Following a gluten-free diet doesn’t mean you have to sacrifice your travel plans. The key to travelling gluten-free is planning.
- Buy an eating out card for the appropriate language. These can be ordered from the office. They are available in fifteen languages and can be given to a waiter or chef to explain the Coeliac condition in their language. The cards provide information on the diet and a suggested menu that can be helpful in trying to communicate what you need.
- Call ahead to find out what gluten-free food will be available on the journey. Reserve a meal if possible. Have a back-up plan in place as well.
- Find out if your accommodation can cater to the gluten-free diet. Ask to talk to the head chef.
- Think about whether finding a room with a kitchen might be a good idea.
- Find out about what food is available in the shops local to where you are staying. There are loads of tips on our Forum
- Find out about restaurants near where you are staying if you plan to eat out.
- If necessary plan to take some essential food with you - breads, crackers and cereal.
Airports and Airlines
- Check with the airline you are flying with if they provide meals on your intended flight, and whether they can provide a gluten-free meal. This is usually only an option on long-haul flights.
- You can usually request a gluten-free meal under the "Manage my booking" section of the airline's website, or you can ask your travel agent to arrange one for you. You should call the airline to confirm the meal request 24 hours before your flight.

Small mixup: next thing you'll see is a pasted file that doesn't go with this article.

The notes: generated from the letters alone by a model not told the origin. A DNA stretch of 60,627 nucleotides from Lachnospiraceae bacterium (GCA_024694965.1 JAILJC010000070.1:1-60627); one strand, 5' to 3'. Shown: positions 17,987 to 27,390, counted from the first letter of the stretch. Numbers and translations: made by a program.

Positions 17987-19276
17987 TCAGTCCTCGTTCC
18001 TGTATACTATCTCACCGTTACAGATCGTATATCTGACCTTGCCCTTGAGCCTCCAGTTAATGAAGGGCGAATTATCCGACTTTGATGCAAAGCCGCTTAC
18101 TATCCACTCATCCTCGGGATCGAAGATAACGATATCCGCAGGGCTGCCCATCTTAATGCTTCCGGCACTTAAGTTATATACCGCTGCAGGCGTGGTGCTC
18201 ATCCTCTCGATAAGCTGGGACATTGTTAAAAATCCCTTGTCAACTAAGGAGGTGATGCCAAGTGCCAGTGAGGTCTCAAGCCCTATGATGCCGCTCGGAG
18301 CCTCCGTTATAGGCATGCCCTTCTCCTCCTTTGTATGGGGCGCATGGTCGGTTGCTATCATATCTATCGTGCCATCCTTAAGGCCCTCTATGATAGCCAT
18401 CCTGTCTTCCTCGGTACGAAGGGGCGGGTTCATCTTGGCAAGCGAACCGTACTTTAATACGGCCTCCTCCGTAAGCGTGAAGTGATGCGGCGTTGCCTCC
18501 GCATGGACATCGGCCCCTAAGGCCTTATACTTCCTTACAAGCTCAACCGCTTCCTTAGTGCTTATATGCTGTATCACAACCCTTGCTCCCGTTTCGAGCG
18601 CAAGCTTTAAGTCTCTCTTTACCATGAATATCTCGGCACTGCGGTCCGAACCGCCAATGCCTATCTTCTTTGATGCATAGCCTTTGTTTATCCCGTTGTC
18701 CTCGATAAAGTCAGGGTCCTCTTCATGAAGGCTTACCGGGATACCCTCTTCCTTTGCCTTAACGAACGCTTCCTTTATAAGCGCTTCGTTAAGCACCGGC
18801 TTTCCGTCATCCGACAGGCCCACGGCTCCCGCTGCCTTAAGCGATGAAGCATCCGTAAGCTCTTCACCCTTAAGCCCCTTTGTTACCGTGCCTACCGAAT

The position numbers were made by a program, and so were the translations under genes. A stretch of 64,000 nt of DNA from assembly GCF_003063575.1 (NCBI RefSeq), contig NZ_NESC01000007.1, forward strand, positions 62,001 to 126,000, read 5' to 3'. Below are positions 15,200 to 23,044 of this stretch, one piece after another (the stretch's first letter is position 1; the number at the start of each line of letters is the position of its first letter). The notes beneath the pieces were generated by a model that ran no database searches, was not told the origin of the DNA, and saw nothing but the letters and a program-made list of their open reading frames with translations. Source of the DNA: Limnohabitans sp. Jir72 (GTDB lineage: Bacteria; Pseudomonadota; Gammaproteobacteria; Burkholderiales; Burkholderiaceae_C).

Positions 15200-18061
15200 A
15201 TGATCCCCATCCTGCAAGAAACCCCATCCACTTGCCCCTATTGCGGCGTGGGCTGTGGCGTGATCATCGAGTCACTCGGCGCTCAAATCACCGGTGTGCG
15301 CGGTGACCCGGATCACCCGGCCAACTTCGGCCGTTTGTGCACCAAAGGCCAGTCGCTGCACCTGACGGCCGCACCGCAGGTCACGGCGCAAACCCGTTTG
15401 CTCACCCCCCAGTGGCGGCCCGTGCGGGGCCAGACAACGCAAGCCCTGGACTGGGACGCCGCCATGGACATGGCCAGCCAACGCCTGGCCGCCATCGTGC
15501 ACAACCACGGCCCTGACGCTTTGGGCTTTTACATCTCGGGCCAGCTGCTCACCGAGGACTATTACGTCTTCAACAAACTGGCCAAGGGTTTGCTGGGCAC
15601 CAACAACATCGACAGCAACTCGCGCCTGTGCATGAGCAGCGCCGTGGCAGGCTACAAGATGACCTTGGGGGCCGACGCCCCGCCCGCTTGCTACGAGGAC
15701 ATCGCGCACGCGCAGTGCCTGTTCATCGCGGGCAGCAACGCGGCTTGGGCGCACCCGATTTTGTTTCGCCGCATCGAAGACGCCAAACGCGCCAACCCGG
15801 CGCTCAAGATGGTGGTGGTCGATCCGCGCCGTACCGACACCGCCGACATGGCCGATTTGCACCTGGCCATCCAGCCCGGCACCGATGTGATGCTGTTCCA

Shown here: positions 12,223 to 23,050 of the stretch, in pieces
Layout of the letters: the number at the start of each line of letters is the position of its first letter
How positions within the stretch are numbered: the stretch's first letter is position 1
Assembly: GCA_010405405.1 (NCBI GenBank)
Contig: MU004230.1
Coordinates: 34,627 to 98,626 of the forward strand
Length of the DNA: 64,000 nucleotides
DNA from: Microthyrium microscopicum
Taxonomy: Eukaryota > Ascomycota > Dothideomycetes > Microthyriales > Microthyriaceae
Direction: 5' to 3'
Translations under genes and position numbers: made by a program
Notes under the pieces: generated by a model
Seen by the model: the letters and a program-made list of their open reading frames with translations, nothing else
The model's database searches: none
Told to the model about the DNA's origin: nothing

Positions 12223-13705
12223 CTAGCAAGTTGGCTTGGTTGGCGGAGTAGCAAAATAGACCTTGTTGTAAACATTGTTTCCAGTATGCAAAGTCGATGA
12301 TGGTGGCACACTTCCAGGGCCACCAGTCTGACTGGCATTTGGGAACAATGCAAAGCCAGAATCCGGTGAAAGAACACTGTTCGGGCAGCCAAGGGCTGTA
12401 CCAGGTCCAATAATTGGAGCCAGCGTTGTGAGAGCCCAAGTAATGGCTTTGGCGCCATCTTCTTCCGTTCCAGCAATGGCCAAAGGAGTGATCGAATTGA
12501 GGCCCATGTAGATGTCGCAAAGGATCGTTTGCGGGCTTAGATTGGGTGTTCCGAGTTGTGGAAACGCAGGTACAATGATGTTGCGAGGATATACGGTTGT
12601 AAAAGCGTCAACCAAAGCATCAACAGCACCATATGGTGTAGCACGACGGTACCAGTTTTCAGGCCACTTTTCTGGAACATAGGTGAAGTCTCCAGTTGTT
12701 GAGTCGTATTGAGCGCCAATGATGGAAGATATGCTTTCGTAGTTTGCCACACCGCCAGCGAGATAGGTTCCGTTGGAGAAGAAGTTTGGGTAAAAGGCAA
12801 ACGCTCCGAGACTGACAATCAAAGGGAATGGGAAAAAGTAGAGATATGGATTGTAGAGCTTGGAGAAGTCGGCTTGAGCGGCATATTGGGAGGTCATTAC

- It is still advisable to bring some gluten-free snacks with you in case there's an error. A flight can be very long without food of some sort.
- It might be necessary to get a letter from your doctor to bring GF food through customs, however it is unlikely that you would need one to pack GF food in your luggage.
- Ensure that you bring shop-bought items, rather than homemade as should your baggage be checked, packaged GF goods will be easier to explain than tin-foil wrapped homemade items.
Other sources of information
The society keeps a Coeliac friendly Restaurant List which is available to members. It includes food outlets and accommodation recommended by members. The ads and letters to the editor in Coeliac Ireland newsletter also available to members, are also a good place to look.
If you’re travelling abroad have a look to see if there’s a Coeliac Society in the country you’re visiting that might be able to provide information. Other overseas resources are also available. Search the forum to see if any of the members have made suggestions in the past. If you can't find any matches that are relevant, post a question to the forum yourself!